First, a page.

Our culture grows more and more with disposable lives each day.
Sometimes it seems as if people have actually live disposable, as well.
But what do disposable lives really imply?
Disposable, according to the dictionary, means “throwaway,” or something designed to be discarded after only a short use.
It makes me so sad to think of my life and the lives of my children as disposable lives.
It implies that life has no value and that we can disrespect it whenever we feel like it.
Come to think of it, does this mean that we dispose of values and family and friends? And if these values disappear, what kind of a society will we be left with?
Parents are busy working very hard to provide for their children, and in their struggle to accomplish everything, they fail to realize what the powerful commercial establishment is pushing their way: more material things, objects we don’t even know we need.
We have to watch TV or go to the mall to discover our needs. Of course, we buy the latest gadgets they have to offer, but do you think they will let us be happy and enjoy our new purchases?
Well, don’t be so sure—they are using the most gifted people on the planet to come out with new, more improved products, thereby adding more disposable goods.
This is the “new normal”—items are disposed of a few months down the line, only to be replaced with new things.
We have substituted meaningful time spent with our children with electronic, high-tech babysitters.
In essence, these gadgets take over not only their lives but their thinking, their reasoning, their ability to make friends and even to enjoy nature! Even more reasons to live disposable lives.
Addiction to electronic games is a serious problem, one that has to be dealt with if we want our children to be happy and to enjoy normal relationships with their peers.
By being absorbed in their electronic world, they become experts in that area, but in order to be happy, we have to instill real values in their perfect little hearts, such as gratitude, appreciation, empathy, sharing, respect, and so many other wonderful qualities.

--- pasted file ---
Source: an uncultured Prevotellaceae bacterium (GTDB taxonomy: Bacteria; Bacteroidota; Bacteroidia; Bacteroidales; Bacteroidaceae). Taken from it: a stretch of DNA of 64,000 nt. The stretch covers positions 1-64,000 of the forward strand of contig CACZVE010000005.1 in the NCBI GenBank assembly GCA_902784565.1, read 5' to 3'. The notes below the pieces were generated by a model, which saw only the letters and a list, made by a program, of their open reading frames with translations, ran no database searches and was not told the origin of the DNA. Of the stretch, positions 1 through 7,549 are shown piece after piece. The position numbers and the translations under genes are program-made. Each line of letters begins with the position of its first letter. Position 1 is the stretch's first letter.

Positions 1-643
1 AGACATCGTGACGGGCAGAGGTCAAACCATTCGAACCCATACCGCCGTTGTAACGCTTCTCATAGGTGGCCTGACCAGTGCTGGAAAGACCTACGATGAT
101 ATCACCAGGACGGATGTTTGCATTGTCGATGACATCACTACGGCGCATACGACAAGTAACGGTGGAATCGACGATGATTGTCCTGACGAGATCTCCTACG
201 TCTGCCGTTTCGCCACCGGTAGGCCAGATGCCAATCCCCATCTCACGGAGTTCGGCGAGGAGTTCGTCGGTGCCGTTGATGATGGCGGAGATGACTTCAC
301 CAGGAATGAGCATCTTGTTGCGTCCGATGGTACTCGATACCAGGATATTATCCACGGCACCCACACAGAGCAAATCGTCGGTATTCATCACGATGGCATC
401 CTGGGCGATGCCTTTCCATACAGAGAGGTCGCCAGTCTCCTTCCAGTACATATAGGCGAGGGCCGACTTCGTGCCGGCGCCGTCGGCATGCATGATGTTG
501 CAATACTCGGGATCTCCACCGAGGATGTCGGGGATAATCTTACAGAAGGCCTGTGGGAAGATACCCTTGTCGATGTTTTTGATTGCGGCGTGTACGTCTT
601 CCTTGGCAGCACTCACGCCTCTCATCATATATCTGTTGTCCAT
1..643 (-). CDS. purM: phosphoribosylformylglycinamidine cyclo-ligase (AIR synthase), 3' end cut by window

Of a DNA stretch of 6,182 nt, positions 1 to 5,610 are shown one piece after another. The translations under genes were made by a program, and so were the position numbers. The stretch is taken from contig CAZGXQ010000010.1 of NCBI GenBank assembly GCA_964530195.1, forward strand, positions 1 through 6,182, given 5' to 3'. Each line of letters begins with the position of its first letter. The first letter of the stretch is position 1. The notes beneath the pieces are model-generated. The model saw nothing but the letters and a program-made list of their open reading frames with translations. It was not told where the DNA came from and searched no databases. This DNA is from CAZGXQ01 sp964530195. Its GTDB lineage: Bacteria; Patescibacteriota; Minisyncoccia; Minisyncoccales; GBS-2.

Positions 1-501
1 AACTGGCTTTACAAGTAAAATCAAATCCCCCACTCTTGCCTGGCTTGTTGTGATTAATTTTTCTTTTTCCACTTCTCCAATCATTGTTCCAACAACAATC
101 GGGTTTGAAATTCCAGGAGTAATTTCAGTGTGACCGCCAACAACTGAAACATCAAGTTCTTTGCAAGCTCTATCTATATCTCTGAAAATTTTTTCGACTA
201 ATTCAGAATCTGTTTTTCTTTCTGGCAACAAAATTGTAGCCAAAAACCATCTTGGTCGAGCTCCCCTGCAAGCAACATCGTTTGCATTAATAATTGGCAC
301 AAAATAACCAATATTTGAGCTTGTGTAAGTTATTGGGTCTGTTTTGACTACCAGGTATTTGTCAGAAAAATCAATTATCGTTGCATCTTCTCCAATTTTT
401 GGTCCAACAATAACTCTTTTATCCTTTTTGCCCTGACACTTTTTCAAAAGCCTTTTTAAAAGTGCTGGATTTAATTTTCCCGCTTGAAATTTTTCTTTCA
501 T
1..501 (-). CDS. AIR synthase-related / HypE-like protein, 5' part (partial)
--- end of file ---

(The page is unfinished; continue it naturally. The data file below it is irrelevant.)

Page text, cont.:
All these good qualities need interaction and they do not lead to disposable lives—they are here to stay….
We can’t change the way the world is going, and there is good in progress, as long as there is balance.
Parents have to be strong and set boundaries if there is to be a chance to succeed against this disposable spirit and disposable lives.
Of course, it is hard, no doubt about that—but it’s doable. “Little by little we can eat a cow” is an old expression that means making small but consistent changes can lead to greater things. Our emphasis should be on the value of consistency.
Teaching our children to share can be rewarding, especially because we live in a “me first,” disposable lives kind of society.
We all have older people in our families who are lonely.
They would be very appreciative if we paid them a visit. How about if, after baking our favorite cookies, we visit them on a regular basis?
This way we accomplish two things: making our loved ones happy and teaching our children all the good qualities they need as opposed to teaching them how to lead disposable lives.
Turn everything off during designated periods and try activities children love to do, like singing, dancing, cooking, and baking.
Those are not disposable lives – they represent high quality things. Working together with our children gives us a great opportunity to get to know them and enjoy them.
We think we have all the time in the world to teach them, but before you know it, they will be teenagers and well on their way.
Disposable lives? Not for our children!!!
Children’s book and cookbook author Litsa Bolontzakis is an expert on Greek cooking and that culture’s easy, simple way of life.
Her desire is to help other families learn from her culture how to appreciate the simple things in life and grow to enjoy the seasons and the gifts they bring. Her most recent books (Summer: The Magic Blanket, Winter: A Season for Chestnuts, Spring: Trees in Bloom, Autumn: The In Between Season) are available at www.hummingbirdpublications.com.
Litsa’s strives to help children lead quality lives and rails against disposable lives.